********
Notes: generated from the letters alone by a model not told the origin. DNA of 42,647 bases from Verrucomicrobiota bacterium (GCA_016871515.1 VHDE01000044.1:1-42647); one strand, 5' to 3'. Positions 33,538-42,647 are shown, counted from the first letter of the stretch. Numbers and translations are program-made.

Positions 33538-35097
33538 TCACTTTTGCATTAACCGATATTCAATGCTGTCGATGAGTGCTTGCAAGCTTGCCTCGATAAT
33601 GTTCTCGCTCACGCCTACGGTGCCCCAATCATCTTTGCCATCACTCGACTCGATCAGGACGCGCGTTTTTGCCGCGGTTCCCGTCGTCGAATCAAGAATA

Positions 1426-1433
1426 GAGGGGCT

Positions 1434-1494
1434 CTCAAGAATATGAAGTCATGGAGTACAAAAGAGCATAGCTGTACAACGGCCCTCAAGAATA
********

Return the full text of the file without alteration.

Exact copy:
Notes: generated from the letters alone by a model not told the origin. DNA of 42,647 bases from Verrucomicrobiota bacterium (GCA_016871515.1 VHDE01000044.1:1-42647); one strand, 5' to 3'. Positions 33,538-42,647 are shown, counted from the first letter of the stretch. Numbers and translations are program-made.

Positions 33538-35097
33538 TCACTTTTGCATTAACCGATATTCAATGCTGTCGATGAGTGCTTGCAAGCTTGCCTCGATAAT
33601 GTTCTCGCTCACGCCTACGGTGCCCCAATCATCTTTGCCATCACTCGACTCGATCAGGACGCGCGTTTTTGCCGCGGTTCCCGTCGTCGAATCAAGAATA

Positions 1426-1433
1426 GAGGGGCT

Positions 1434-1494
1434 CTCAAGAATATGAAGTCATGGAGTACAAAAGAGCATAGCTGTACAACGGCCCTCAAGAATA